As we have already discussed, any attempt to create an altcoin is basically doomed to fail. This leaves another possibility, which is also the one most discussed by miners. In this case, miners will join the new Ethereum blockchain, but then suppress the EIP-1559 mechanism from burning any ETH by controlling the basic fee to zero.

The method will work as follows: The EIP-1559 controller determines the basic cost of the next block by observing the size of the previous block. If the previous block exceeds the target gas limit (50% of the maximum limit), the basic cost is Fees will increase to limit transaction demand. If it is less than the target gas limit, the base fee will be reduced to stimulate demand.

Miners can technically control the number of transactions, so they can control the block size and thus control the basic cost. If they only mine less than half of the blocks, the base fee will never increase above zero, so no fees will be burned. However, the competition between different miners makes this strategy impossible in practice.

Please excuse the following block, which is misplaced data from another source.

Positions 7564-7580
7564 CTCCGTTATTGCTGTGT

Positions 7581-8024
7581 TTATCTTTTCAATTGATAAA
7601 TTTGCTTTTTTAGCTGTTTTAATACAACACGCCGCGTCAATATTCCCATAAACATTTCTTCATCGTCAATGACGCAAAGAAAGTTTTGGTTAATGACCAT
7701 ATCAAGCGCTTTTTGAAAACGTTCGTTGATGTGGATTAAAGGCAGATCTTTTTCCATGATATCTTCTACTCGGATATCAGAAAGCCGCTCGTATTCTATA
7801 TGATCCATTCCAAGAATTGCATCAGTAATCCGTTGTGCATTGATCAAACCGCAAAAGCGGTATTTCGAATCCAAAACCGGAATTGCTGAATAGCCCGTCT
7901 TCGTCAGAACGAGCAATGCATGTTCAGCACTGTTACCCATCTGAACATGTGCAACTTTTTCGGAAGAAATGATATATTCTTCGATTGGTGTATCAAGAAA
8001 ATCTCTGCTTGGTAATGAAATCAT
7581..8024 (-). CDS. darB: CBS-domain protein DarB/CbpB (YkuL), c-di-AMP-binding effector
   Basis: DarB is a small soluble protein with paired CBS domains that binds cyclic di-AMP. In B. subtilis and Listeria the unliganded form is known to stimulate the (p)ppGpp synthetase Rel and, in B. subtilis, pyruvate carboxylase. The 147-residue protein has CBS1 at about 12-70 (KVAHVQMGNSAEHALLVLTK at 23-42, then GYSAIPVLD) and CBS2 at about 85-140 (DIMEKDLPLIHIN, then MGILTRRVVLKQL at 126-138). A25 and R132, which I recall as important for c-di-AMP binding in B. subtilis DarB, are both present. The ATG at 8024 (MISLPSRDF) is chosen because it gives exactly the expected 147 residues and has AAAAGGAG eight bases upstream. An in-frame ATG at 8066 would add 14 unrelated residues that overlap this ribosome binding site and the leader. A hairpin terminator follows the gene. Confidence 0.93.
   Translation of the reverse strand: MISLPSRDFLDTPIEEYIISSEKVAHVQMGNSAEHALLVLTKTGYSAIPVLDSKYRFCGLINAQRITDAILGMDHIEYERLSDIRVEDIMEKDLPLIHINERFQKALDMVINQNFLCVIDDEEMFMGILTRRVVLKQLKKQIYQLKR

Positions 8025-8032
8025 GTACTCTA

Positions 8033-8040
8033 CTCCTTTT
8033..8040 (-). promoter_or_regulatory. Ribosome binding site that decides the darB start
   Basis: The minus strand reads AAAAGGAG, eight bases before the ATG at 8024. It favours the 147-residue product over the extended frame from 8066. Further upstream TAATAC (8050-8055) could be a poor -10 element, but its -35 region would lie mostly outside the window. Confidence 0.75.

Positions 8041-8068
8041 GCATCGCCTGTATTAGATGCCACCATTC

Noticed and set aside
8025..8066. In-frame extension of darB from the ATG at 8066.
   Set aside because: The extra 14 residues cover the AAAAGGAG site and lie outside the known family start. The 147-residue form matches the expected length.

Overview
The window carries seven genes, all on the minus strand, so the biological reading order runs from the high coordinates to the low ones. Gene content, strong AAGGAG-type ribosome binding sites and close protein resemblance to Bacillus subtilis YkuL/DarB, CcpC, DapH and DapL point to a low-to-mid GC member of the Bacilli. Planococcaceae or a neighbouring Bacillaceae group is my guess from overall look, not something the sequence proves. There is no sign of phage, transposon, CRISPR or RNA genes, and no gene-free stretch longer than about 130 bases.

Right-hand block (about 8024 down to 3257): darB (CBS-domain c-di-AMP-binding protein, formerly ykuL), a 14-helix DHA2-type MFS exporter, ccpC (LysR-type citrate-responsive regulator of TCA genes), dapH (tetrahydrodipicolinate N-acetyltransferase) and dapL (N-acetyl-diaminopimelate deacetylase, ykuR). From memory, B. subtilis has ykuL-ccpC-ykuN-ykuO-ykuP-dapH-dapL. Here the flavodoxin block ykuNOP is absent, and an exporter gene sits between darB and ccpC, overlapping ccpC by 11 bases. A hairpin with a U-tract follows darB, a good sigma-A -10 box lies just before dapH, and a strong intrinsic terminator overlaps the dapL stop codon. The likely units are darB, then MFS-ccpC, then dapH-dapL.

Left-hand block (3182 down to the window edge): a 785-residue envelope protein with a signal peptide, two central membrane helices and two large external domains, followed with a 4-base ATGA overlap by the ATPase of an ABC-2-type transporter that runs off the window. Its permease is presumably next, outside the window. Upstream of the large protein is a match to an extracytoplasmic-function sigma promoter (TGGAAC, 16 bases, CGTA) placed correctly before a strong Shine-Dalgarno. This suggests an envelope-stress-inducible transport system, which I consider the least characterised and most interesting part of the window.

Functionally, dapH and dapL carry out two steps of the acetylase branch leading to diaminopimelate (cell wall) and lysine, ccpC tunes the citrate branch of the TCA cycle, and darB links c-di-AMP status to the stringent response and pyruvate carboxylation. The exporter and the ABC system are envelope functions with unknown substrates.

First, suppose there is a single mining pool with 5% hash power trying to implement this strategy, they will only mine half or smaller blocks, even if the demand far exceeds that level. At the same time, the other 95% of the hash power will mine larger blocks and get more income from fees, while the basic fee will increase anyway. 5% of mining pools will soon realize that it is wasting money and losing all of its hashrate. This shows that selfish miners want to participate in as many transactions as possible when there is competition between them.

So, what if competition decreases? Imagine that not 5% but 60% of miners agree to implement this strategy. The result will be the same, because every 60% of cartel miners mine a half block, another 40% of cartel miners will mine the entire block and get all the extra income from congestion charges and MEV, and the basic fee is also Will increase over time. We call this an unstable alliance.

This strategy will only work if hostile miners find a way to eliminate competition, so that others cannot mine large blocks. With 60% hash power, they can do this by implementing a so-called miner-activated soft fork (or MASF).

The MASF will indicate that more than half of the blocks are invalid, so 60% of miners should simply ignore them. Technically speaking, these 40% of miners can still mine larger blocks, but 60% of miners refuse to mine on larger blocks, so all transactions and block rewards distributed by a few cartels will be disappear.